Sunday, May 3, 2009

The Future is Now

The Wall Street Journal asked a trio of designers to imagine the 'Green House of the Future', with energy efficiency as a point-of-departure. This group came up with some inventive visions - although it's telling that all of these ideas and problems could be envisioned right now with our available technology and materials. Nonetheless, the visions tell us a bit about where we're at in the mainstream and the futuristic - begging the question - what really is going to be the future. The very different visions offer a range of opportunities, from the vegetal to the technological - showing the myriad ways to solve similar problems. The question, of course is will technology or inventiveness be the key? I have my opinions (of course) but would love to hear other viewpoints.

In my opinion, the most compelling and complete entry (albeit perhaps aesthetically challenging to ones neighbors) comes from Rios Clementi Hale Studios. The project "...has a garden façade that includes chickpeas, tomatoes and other plants. The plants also provide shade and cooling. A rooftop reservoir collects water and keeps the building cool, while rooftop windmills generate energy."

I really enjoy the graphics as well - much more sketchy and visual. The green seems less integrated than 'tacked on' - sort of a growth emerging from the south facade and a traditional 3 level box opposite. It's also interesting that there are specific plants for the garden chosen... an energy, aesthetic, or personal choice?

:: image via WSJ

Next is the same story from WMD+Partners - using the powerful metaphor that has made a career - the idea of a building like a tree. Expanding the ideas of biomimicry in architecutre: "The "bark" of the house is made up of thin, insulating films that would self-clean and self-heal if damaged. A curved roof with large eaves provides shade, which lowers the heat load in summer. The "trunk," or the frame of the home, consists of carbon tubes, while the "roots" are a heat-pump system buried in the yard."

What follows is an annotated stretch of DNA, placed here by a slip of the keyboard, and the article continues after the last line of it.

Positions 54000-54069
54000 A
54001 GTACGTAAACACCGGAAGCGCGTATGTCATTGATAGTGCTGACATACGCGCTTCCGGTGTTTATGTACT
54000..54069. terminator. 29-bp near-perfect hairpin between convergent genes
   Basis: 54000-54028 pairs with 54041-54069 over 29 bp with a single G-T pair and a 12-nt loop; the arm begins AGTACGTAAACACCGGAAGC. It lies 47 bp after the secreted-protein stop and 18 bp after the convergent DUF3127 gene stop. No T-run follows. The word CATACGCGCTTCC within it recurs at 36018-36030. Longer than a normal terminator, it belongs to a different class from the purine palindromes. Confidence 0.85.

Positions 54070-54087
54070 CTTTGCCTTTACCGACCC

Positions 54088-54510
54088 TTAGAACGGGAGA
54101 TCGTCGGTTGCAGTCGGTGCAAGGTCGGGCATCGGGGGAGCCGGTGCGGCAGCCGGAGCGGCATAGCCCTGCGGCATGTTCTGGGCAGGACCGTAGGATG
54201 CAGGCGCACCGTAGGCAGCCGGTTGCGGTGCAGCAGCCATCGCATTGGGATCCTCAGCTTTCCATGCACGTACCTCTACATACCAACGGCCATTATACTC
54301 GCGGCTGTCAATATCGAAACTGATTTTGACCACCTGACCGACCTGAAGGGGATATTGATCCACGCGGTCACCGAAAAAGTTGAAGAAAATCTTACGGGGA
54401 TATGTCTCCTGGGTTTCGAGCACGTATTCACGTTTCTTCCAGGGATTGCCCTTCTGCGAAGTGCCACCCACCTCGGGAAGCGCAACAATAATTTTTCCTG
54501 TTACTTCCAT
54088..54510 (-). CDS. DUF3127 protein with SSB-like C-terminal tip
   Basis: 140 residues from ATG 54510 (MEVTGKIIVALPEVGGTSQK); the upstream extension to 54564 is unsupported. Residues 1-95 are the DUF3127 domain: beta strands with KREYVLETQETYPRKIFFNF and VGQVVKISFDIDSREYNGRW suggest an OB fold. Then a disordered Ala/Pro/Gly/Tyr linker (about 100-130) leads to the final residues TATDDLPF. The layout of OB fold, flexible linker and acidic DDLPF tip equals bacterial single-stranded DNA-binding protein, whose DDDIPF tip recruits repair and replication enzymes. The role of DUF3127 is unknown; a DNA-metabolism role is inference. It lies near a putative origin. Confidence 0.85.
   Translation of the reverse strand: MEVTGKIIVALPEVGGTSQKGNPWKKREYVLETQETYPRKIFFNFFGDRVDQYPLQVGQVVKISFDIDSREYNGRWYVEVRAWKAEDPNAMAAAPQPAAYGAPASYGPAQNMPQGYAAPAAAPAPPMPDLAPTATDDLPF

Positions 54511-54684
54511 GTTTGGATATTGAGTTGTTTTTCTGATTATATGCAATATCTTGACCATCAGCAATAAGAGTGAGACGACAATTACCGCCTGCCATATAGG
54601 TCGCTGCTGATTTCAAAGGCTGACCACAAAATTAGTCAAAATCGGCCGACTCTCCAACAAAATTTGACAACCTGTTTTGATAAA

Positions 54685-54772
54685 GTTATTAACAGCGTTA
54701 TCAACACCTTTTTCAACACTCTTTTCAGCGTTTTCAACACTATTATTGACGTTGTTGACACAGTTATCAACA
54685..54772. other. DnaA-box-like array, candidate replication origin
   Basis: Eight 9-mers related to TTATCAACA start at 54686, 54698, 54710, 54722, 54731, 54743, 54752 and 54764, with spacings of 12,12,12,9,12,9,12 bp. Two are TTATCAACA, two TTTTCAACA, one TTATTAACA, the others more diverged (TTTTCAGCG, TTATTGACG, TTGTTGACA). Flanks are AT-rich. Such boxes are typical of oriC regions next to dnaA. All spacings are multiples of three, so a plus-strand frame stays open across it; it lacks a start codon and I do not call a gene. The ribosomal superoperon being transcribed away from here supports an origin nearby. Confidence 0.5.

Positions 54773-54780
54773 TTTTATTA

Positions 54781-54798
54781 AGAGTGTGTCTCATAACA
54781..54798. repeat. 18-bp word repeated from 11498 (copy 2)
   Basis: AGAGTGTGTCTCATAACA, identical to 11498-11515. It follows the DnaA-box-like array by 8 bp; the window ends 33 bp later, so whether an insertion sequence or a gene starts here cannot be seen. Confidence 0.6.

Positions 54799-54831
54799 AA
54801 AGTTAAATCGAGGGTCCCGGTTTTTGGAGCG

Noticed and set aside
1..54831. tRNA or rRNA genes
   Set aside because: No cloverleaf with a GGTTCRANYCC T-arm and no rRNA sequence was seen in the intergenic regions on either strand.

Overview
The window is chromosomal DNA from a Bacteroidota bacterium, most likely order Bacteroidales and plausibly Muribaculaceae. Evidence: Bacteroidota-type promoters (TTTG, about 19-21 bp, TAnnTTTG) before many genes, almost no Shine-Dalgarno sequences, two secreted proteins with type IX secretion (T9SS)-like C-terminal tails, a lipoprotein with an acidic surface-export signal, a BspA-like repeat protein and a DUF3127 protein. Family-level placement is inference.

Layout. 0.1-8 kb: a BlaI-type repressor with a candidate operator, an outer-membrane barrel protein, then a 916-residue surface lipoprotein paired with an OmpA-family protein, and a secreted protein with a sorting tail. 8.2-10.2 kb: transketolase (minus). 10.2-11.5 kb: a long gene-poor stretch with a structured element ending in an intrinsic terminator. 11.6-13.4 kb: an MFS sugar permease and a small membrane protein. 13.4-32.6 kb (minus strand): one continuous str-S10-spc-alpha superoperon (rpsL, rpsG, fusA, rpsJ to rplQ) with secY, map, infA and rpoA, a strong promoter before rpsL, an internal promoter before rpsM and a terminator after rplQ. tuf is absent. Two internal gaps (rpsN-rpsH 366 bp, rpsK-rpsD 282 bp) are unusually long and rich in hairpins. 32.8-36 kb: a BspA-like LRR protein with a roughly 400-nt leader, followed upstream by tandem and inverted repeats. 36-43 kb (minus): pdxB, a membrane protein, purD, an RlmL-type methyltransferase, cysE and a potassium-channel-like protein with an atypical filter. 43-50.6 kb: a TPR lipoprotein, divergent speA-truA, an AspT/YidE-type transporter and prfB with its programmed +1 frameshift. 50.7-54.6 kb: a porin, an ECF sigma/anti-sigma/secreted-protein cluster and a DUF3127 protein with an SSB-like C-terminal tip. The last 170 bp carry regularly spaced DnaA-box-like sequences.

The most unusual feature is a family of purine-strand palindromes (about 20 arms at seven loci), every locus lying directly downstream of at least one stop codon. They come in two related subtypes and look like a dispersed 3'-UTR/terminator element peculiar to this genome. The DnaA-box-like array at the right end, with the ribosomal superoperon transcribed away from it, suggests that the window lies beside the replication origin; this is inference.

I think theoretically there is a lot of technical rigor to this proposal, as well as many of WMDs projects... and in this case it is specifically integrated... relying both of the vegetation and natural projects as well as technological adds (such as the self-healing 'bark').

:: image via WSJ

Cook + Fox take a tecno-architectural turn, with a building skin straight out of the transmaterial ideology of Star Trek. The " reacts to the weather, turning dark in the bright sun to insulate the house from heat and turning clear on dark days to absorb light and heat. The façade also captures rain and condensation to fill the household's water needs. Inside, walls and furniture are on rollers to take advantage of the fact that some spaces, such as bedrooms, are underutilized most of the day."

I like the form and mutability of space - but the reliance on technology feels like a cop-out. We try to solve so many problems with techno-fixes - when good design, based on micro-climate and context can do it without the patents and high-technology... and probably a lot cheaper.

:: image via WSJ

The most yawn-inducing, yet grounded design comes last - from Mouzon Design - looking at the natural environmental design techniques incorporated into a neo-traditional frame, the design: "...uses tomorrow's technologies -- as well as ancient techniques to reduce energy use. Solar paneling built into the roof and façade provides electricity and hot water. The house also employs a "breeze chimney," an ancient architectural tool, as a kind of air conditioning."

There are some laudable and interesting concepts, but none of this seems specifically futuristic or innovative - even what they envision as 'melon cradles' for growing vertical foods... seems like a future for a place that is still designing houses like they were in 1995... I guess saying it's sort of like a future happening right now.

:: image via WSJ

All in all, these exercises are somewhat interesting in giving some quick speculative idea generation potential to problem solving - and putting them into some quickly accessible visuals. This is similar to the work of Good Magazine - or the densely concentrated containers of competition graphics... but in the end, I'd say these are more the pulse of the present and less the vision of the future... So, what's really next?

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